Statisticians are familiar with the long standing debate regarding Frequentists Vs Bayesian methodologies and the benefits (or negatives) that each present to a particular situation. However, we are now experiencing a rise in traditional frequentists using Bayesian statistics. What are the reasons behind this? While complex, we can identify two high level points.
1) Bayesian Methods Are Becoming More
Common Within Early Stage Clinical Trials
Bayesian statistical methods have become increasingly popular in statistical practice both inside and outside regulated environments. Their growth in popularity can be broadly be attributed to their ability to integrate the following together:
- Prior Information
- Real World Data
- Expert Opinions
The result of this is that it helps create better and more efficient estimates. This has been particularly true in areas such as early stage clinical trials where subjects are often at a premium. While frequentist methods will continue to have a large role in statistical practice, Bayesian methods should now be considered a core part of the working statistician’s toolbox.
2) Bayesian Methods Complement Current
Sample Size Methods
Many Bayes methods in sample size and study planning are being used not to replace current sample size methods but to enhance, complement and more fully explore the results from these methods.
In study planning and sample size estimation, uncertainty over the assumptions required for a sample size determination is a well-known and much discussed issue. However, there are few formal solutions for this problem with an over-reliance on ad-hoc rules for methods such as a sensitivity analysis.
Bayesian methods have been proposed as a method to integrate and explore the effect of this
uncertainty when planning a study and finding the appropriate sample size. For example, methods
such as Assurance (O’Hagan 2005) provides a method to use expert opinion or previous data to give a
more comprehensive idea of the true probability of success for a clinical trial and provide a comprehensive complement to sensitivity analysis. Other methods such as Mixed Bayesian Likelihood allows researchers to explore the cost of trying to have Bayesian characteristics for the posterior probability while still using a frequentist method for estimation or testing.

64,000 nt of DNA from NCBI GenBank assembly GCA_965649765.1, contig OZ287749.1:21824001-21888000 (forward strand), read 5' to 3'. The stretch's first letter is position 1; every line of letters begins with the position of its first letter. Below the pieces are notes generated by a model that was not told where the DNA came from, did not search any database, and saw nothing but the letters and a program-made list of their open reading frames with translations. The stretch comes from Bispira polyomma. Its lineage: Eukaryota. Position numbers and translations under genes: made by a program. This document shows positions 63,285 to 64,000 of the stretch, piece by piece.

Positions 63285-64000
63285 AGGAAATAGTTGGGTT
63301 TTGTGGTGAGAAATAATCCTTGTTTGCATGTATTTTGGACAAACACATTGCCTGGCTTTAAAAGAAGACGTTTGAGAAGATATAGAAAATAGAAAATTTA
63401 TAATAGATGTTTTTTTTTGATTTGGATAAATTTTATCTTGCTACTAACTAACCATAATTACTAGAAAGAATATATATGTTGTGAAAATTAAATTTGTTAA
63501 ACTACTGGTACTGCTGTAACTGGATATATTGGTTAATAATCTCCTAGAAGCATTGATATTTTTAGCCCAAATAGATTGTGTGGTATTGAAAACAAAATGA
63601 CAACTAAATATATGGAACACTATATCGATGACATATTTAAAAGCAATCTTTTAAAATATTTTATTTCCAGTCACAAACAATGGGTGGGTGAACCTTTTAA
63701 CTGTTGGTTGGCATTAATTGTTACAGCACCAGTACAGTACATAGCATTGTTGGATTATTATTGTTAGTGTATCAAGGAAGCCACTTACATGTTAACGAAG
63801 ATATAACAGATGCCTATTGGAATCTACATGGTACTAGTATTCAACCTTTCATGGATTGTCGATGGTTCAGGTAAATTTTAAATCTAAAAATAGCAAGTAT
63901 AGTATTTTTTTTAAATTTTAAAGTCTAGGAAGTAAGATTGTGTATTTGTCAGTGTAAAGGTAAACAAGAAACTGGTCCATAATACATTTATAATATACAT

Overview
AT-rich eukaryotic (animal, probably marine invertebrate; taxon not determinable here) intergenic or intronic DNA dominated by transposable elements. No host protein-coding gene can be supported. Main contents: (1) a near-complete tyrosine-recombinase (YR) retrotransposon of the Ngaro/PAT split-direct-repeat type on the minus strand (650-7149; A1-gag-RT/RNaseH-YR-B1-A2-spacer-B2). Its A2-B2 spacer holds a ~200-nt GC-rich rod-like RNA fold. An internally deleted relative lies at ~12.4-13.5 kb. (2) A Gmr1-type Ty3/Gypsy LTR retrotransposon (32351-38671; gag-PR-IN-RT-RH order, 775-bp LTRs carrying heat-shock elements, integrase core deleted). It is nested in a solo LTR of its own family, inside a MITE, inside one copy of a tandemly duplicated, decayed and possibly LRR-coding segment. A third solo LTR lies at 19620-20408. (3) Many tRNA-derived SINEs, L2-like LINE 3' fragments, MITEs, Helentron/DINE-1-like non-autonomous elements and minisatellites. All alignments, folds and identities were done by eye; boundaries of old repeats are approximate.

All this indicates that Bayesian thinking can be a useful way to formalize and create greater
acknowledgment and consideration of the intrinsic uncertainty that comes with trying to find the
appropriate sample size for a proposed study.
How Can I Start Integrating Bayesian Methods
Into My Frequentist Work?
To help integrate Bayesian methodology into your clinical trial framework, we have been working closely with our long term big pharma clients, to develop nQuery Bayes - the new nQuery add-on module.
nQuery Bayes provides easy to use sample size tools to allow researchers find an appropriate sample size through formalizing the use of many Bayesian statistical methods such as:
- Bayesian Assurance
- Bayesian Posterior Credibility Intervals
- Mixed Bayesian Likelihood
- Plus other popular Bayesian statistical methods
Quick Example - Bayesian Assurance
Simplified, Bayesian Assurance allows you to get an informative answer on how likely it is to see a “positive” outcome from a trial and then make better decisions on what trials to back. It is complementary to traditional sample size calculations - in that its formalizes sensitivity analysis. Which is pt 5/5 of our "Essential Steps for Sample Size". See below for an example of an assurance calculation in nQuery Bayes.
Interested in learning more about Bayesian Assurance?
We recently hosted a webinar Bayesian Assurance: Formalizing Sensitivity Analysis For Sample Size.
You can watch this webinar on demand by clicking the image below.
In this webinar you’ll learn about:
- Benefits of Sensitivity Analysis: What does the researcher gain by conducting a sensitivity analysis?
- Why isn't Sensitivity Analysis formalized: Why does sensitivity analysis still lack the type of formalized rules and grounding to make it a routine part of sample size determination in every field?
- How Bayesian Assurance works: Using Bayesian Assurance provides key contextual information on what is likely to happen over the total range possible values rather than the small number of fixed points used in a sensitivity analysis
- Elicitation & SHELF: How expert opinion is elicited and then how to integrate these opinions with each other plus prior data using the Sheffield Elicitation Framework (SHELF)
- Why use in both Frequentist or Bayesian analysis: How and why these methods can be used for studies which will use Frequentist or Bayesian methods in their final analysis